By the evening I am alongside Loch Beinn a Mheadhoin, after a long, wet, day. For a couple of miles I had been looking for somewhere to camp, but the path was through old pine forest and the ground was several feet deep in fallen logs and branches, all covered in moss and lichen. Eventually I find a spot near a waterfall amongst a few birches at one edge of the lake. It is a lovely spot, but I know what will await me in the morning.

21st April 1994

I unzip my bivvi and immediately a huge cloud of midges descends upon me. I forego breakfast for the moment and pack up as quickly as I can, flapping my arms around ineffectively and swearing my very bestest swears.

Not the best place to camp, beside open water with lots of tree cover

Soon enough, though, I am away from the water and ahead of me snowy peaks rear up above the trees. The thrill is upon me again! As I walk through the morning, the clouds are lowering and thickening again, but for now the rain holds off, for which I am thankful. It had been so wet the previous day the rain had managed to soak everything inside my rucksack. During the night I had gradually brought maps and clothes into my sleeping bag for my body heat to dry out. By the morning probably about half of it was dry.

It is colder than yesterday. The snowline looks to be lower here; I am at about three hundred meters and there are pockets of snow level with me on the mountains nearby. But with the improved weather as well as the scenery, my mood is much better and I am enjoying just being part of the environment. It reminds me of other walks and treks I have done – I keep thinking of Nepal! – and in this mood the miles seem to melt away as I walk. The previous day, at one point I had managed less than five miles in three hours up on the plateau in the atrocious weather, so this day is a huge improvement.

The Five Sisters in the distance and Creag a Chaorainn on the right,

I follow a river for a while, and where the water is moving slowly I can really appreciate how beautifully crystal clear it is, even though it has a deep brown hue from the peat. There are tiny orchids in the grass, although I don’t know their name, but few other flowers just here.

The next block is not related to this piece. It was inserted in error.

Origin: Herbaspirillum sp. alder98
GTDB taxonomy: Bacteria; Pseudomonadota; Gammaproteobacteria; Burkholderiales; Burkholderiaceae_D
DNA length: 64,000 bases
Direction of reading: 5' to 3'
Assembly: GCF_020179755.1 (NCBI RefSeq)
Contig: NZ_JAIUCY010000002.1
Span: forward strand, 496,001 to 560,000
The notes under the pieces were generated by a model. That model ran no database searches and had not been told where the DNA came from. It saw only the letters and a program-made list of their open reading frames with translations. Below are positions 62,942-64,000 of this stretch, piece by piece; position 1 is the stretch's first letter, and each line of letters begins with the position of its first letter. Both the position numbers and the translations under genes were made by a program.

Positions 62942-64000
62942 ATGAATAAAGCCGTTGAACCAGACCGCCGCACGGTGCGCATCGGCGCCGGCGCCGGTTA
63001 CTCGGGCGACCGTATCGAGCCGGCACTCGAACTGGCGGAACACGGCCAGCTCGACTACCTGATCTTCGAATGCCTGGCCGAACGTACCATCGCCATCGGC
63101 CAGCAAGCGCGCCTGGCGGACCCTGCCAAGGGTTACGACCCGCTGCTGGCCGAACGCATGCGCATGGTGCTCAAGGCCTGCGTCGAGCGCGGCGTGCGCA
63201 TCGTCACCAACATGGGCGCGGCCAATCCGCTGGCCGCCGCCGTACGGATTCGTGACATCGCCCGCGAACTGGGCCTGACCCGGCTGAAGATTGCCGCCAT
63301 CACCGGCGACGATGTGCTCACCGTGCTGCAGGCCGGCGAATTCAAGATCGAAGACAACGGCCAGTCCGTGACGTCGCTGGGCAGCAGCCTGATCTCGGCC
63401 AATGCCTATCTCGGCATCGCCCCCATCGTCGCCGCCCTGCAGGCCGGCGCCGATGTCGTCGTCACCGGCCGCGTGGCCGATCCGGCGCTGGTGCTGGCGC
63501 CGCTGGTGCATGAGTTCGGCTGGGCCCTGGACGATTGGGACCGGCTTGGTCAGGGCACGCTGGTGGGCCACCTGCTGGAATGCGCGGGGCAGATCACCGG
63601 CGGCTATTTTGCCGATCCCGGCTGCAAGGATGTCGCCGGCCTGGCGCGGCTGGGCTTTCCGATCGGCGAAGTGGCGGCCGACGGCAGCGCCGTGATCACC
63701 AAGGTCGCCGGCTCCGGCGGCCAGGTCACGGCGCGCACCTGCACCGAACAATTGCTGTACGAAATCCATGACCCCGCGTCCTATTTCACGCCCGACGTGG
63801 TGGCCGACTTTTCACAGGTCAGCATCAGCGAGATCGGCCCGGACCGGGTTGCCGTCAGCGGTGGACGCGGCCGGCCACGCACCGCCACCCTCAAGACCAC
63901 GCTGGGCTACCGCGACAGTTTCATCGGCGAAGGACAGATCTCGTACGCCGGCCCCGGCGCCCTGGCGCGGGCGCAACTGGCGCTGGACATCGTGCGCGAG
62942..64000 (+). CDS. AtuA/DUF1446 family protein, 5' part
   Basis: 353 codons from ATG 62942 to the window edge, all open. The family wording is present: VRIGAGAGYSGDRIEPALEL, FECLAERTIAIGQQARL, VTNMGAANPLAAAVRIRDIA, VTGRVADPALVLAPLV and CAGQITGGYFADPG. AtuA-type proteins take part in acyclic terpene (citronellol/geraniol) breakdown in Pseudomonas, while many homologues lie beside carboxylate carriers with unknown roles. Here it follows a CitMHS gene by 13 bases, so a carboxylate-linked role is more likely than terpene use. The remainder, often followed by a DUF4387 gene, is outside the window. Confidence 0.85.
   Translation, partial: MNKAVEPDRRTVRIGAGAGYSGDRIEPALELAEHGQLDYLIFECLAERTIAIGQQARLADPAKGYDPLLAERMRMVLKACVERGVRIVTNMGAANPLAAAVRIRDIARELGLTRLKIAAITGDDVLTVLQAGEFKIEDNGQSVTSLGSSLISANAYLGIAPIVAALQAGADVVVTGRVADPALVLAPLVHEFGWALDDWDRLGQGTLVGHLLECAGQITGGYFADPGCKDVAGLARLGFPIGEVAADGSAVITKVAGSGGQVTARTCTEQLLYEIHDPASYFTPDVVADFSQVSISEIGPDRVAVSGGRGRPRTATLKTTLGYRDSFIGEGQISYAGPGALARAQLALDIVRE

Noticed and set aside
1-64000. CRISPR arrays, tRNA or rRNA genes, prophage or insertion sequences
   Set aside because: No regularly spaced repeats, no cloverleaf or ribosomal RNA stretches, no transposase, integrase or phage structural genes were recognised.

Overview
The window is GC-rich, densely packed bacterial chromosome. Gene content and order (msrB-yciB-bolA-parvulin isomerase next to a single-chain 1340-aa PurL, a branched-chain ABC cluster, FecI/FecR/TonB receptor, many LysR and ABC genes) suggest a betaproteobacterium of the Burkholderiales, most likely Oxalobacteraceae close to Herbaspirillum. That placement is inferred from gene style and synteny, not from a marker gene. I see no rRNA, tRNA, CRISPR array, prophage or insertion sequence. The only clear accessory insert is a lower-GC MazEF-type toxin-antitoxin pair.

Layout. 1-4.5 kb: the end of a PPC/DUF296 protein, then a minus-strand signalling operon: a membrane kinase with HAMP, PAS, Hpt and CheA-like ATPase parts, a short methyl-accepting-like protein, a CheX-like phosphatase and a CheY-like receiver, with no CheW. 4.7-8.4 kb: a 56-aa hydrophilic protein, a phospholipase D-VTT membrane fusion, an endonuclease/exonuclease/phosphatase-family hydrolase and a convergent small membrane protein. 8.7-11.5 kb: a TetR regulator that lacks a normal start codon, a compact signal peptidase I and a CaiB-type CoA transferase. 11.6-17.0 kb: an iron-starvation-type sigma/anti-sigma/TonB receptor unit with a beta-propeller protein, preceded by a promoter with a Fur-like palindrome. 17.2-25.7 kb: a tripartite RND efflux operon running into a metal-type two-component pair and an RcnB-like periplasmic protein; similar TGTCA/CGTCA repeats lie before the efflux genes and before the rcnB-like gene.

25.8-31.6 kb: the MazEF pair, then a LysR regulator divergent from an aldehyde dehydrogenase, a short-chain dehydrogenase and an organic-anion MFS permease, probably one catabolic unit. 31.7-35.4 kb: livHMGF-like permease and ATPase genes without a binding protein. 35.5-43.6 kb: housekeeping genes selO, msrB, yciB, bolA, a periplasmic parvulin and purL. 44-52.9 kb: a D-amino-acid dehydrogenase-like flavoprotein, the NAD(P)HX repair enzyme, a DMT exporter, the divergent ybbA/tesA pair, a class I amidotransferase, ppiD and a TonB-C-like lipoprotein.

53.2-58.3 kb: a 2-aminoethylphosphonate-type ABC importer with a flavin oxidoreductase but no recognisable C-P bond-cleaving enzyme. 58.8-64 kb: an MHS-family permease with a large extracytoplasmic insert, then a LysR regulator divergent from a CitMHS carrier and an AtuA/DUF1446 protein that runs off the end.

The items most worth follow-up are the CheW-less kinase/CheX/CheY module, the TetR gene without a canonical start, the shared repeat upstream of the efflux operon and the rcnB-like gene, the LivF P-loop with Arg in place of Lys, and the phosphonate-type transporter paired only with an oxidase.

An Tudair on the left and Sgurr na Lapaich on the right

And now I pass a couple of walkers and we stop for a brief chat. These are the first people I have seen since leaving Inverness and although yesterday the weather was so bad that only idiots would have been out in it (or one idiot, anyway), in a world of five and a half billion people, to spend a whole day travelling without seeing another soul from dawn to dusk is an increasing rarity.

River Affric near Athnamulloch. The sheep track is so worn it has almost become a tunnel.

I stop for an early lunch and then soon after I set off again I find the path disappears in a particularly boggy area and, predictably, it begins to rain. I take a compass bearing and step forward cautiously. Half a kilometre later I find the path again and the rain stops. Now I go uphill again, over the Eionngleann (lots of these names sound as though they come from Lord of the Rings), down into a long valley where the weather comes in again, and down to the village of Carn-gorm. The village sits at the head of Loch Duich, which joins Loch Aish and this opens up to the Atlantic Ocean. I’m definitely in Western Scotland now. Now to see if there’s anywhere in the village to get a pizza or something more interesting than what’s left in my rucksack.

Eionngleann
Looking North West down Gleann Lichd, my route down to Carn-gorm